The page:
By Iseman Cunningham Riester & Hyde LLP
Covered Entities must implement electronic procedures that terminate an electronic session after a predetermined period of inactivity – known as an “automatic logoff.” Automatic logoff is an “addressable” requirement, which means the Covered Entity must implement the standard unless it is inappropriate or unreasonable and cannot be met through an alternative measure. For all but the smallest health care providers, an automatic logoff standard is reasonable and must be implemented. This standard is part of the “technical safeguards” required by HIPAA.
The amount of time that should trigger an automatic logoff will vary widely depending on a number of circumstances. Access points located in public or semi-public areas may require stricter timeframes, while terminals in private offices may need less restrictive timeframes. Administrators should also consider the sensitivity of the data protected by the logoff process in relation to the anticipated inconvenience to the user of relogging in after short periods of inactivity.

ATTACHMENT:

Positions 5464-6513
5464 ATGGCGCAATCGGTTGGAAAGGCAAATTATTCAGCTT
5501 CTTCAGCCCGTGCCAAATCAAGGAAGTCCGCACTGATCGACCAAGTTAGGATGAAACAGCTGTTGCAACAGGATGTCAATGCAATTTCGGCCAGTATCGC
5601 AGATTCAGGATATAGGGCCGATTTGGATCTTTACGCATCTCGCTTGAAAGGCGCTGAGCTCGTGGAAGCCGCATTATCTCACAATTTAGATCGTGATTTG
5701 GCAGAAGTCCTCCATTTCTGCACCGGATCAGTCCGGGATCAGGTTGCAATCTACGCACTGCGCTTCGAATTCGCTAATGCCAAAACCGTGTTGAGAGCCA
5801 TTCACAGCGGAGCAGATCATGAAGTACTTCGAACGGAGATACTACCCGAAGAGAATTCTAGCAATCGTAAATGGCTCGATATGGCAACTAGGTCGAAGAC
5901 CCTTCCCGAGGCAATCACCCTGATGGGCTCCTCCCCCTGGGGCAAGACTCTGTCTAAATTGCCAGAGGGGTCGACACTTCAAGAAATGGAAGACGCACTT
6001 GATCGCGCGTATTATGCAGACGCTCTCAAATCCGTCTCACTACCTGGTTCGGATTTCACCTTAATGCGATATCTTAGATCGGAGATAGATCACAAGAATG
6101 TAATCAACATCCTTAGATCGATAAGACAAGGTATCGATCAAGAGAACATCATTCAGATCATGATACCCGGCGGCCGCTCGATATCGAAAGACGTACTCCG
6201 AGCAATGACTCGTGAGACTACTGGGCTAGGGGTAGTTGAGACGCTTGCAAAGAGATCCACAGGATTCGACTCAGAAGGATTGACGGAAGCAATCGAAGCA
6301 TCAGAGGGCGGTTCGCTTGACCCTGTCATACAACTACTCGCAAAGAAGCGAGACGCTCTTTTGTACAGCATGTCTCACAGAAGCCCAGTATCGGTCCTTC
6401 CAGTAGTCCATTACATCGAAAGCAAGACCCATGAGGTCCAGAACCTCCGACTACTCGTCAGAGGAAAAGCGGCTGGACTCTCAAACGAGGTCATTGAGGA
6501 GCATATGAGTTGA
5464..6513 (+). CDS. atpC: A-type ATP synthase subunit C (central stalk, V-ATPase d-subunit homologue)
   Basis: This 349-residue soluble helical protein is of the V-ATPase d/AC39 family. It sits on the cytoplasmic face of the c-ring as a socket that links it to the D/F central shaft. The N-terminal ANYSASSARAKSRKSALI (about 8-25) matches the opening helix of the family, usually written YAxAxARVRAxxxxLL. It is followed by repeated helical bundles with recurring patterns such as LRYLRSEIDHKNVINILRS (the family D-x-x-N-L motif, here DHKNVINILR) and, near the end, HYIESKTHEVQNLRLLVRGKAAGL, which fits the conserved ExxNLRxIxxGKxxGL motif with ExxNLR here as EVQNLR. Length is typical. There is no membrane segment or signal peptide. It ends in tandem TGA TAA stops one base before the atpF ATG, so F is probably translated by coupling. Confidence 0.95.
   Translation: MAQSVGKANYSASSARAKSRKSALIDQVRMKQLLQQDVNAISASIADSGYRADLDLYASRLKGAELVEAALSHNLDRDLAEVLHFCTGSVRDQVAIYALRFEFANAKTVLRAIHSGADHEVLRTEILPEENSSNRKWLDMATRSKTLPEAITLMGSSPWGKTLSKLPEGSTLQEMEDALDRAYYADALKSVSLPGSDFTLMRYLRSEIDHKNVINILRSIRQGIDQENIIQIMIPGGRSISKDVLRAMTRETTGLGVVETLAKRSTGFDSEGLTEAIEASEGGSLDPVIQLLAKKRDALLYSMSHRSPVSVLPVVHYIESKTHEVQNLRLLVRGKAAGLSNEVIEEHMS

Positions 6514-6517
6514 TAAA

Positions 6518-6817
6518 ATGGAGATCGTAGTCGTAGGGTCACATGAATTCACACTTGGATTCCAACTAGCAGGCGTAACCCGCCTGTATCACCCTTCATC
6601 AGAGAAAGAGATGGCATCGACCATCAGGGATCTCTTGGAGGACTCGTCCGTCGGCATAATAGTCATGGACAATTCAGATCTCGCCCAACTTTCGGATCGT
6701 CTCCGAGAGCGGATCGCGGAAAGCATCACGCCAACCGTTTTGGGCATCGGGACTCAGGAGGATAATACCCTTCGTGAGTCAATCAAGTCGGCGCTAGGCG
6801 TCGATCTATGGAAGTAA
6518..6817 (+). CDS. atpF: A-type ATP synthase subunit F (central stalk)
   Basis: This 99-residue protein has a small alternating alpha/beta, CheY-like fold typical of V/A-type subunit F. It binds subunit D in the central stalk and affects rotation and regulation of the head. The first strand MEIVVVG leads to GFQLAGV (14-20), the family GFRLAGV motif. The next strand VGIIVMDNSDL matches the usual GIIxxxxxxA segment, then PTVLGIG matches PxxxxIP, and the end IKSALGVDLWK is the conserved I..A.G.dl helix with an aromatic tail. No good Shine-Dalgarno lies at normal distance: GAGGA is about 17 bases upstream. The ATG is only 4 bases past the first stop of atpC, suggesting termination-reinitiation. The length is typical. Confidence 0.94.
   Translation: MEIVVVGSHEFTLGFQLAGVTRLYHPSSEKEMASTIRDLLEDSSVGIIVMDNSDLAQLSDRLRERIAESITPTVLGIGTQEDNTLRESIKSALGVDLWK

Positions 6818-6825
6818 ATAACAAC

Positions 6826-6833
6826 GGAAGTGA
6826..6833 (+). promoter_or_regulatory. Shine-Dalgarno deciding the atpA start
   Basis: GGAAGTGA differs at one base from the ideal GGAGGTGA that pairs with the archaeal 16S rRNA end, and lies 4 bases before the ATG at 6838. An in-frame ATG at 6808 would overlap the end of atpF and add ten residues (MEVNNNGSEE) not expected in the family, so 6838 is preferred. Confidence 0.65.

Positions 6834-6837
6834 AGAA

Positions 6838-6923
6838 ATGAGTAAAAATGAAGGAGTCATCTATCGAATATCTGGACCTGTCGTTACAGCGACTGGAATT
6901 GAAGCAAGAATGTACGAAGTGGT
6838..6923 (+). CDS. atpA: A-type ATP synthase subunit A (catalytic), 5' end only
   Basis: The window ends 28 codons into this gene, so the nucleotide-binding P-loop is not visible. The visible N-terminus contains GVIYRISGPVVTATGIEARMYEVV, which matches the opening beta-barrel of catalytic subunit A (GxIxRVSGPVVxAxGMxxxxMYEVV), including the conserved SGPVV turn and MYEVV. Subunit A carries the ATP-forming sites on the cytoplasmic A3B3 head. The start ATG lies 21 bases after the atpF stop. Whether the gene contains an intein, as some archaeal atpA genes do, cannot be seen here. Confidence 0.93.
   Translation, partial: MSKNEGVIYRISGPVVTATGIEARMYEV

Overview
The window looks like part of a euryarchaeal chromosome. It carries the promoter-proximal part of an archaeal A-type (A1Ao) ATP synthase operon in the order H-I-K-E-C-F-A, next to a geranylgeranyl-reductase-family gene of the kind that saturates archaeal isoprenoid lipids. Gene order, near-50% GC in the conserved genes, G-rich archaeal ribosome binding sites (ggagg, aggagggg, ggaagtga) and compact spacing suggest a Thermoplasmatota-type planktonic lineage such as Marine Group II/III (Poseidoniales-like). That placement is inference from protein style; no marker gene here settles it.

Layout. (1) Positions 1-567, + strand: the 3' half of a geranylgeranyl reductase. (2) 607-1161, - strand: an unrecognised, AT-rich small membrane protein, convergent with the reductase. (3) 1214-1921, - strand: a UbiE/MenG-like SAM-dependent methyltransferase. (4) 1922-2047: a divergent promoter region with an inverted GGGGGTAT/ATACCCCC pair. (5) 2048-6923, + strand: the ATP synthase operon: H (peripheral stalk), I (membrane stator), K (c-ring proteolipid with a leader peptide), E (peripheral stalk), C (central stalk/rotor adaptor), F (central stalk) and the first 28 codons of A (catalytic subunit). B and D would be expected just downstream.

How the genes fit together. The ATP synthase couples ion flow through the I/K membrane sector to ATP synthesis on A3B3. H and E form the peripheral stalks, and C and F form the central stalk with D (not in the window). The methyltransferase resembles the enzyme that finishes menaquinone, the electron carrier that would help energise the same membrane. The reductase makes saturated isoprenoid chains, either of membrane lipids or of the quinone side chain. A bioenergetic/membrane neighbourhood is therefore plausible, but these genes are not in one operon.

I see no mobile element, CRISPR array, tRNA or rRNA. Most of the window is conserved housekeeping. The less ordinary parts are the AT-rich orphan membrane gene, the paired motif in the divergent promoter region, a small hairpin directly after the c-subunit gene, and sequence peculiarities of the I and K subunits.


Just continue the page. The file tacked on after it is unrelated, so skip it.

Consider combining the logoff process with a half-step such as a locked screen saver. A terminal accessed periodically but on a time sensitive basis (such as one located in an emergency department) might benefit from a screen saver that locks after two minutes but does not logoff fully until thirty minutes of inactivity have elapsed. A nurse returning to the terminal after a brief period could pick up where he or she left off by entering a password, while unusually long periods would require reauthentication through the full login process.
HIPAA Security Tips are written by the attorneys of Iseman, Cunningham, Riester & Hyde, LLP. ICR&H is known for legal work on complex legal problems and transactions for businesses and individuals in the healthcare, construction, and financial industries, among other areas.
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